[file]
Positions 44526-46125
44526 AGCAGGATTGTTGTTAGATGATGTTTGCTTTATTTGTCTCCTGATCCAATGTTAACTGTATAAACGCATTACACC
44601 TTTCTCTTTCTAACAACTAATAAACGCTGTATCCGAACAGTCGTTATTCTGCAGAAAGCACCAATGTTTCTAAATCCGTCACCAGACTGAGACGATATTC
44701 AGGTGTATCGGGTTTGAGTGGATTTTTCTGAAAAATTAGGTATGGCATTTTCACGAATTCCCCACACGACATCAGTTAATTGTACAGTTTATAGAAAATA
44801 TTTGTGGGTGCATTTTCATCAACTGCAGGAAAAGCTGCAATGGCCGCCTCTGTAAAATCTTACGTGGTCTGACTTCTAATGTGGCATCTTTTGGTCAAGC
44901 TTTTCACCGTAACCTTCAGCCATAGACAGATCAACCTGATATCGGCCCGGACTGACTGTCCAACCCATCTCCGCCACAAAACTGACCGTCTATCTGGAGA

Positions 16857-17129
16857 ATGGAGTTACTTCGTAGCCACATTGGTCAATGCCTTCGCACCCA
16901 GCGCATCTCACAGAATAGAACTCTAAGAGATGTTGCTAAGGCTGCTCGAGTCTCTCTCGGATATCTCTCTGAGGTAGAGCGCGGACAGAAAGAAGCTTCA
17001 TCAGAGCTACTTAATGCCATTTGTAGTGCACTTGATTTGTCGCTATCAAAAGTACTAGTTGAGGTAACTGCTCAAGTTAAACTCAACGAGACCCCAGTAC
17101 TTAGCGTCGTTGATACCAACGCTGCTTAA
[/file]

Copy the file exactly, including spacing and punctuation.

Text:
Positions 44526-46125
44526 AGCAGGATTGTTGTTAGATGATGTTTGCTTTATTTGTCTCCTGATCCAATGTTAACTGTATAAACGCATTACACC
44601 TTTCTCTTTCTAACAACTAATAAACGCTGTATCCGAACAGTCGTTATTCTGCAGAAAGCACCAATGTTTCTAAATCCGTCACCAGACTGAGACGATATTC
44701 AGGTGTATCGGGTTTGAGTGGATTTTTCTGAAAAATTAGGTATGGCATTTTCACGAATTCCCCACACGACATCAGTTAATTGTACAGTTTATAGAAAATA
44801 TTTGTGGGTGCATTTTCATCAACTGCAGGAAAAGCTGCAATGGCCGCCTCTGTAAAATCTTACGTGGTCTGACTTCTAATGTGGCATCTTTTGGTCAAGC
44901 TTTTCACCGTAACCTTCAGCCATAGACAGATCAACCTGATATCGGCCCGGACTGACTGTCCAACCCATCTCCGCCACAAAACTGACCGTCTATCTGGAGA

Positions 16857-17129
16857 ATGGAGTTACTTCGTAGCCACATTGGTCAATGCCTTCGCACCCA
16901 GCGCATCTCACAGAATAGAACTCTAAGAGATGTTGCTAAGGCTGCTCGAGTCTCTCTCGGATATCTCTCTGAGGTAGAGCGCGGACAGAAAGAAGCTTCA
17001 TCAGAGCTACTTAATGCCATTTGTAGTGCACTTGATTTGTCGCTATCAAAAGTACTAGTTGAGGTAACTGCTCAAGTTAAACTCAACGAGACCCCAGTAC
17101 TTAGCGTCGTTGATACCAACGCTGCTTAA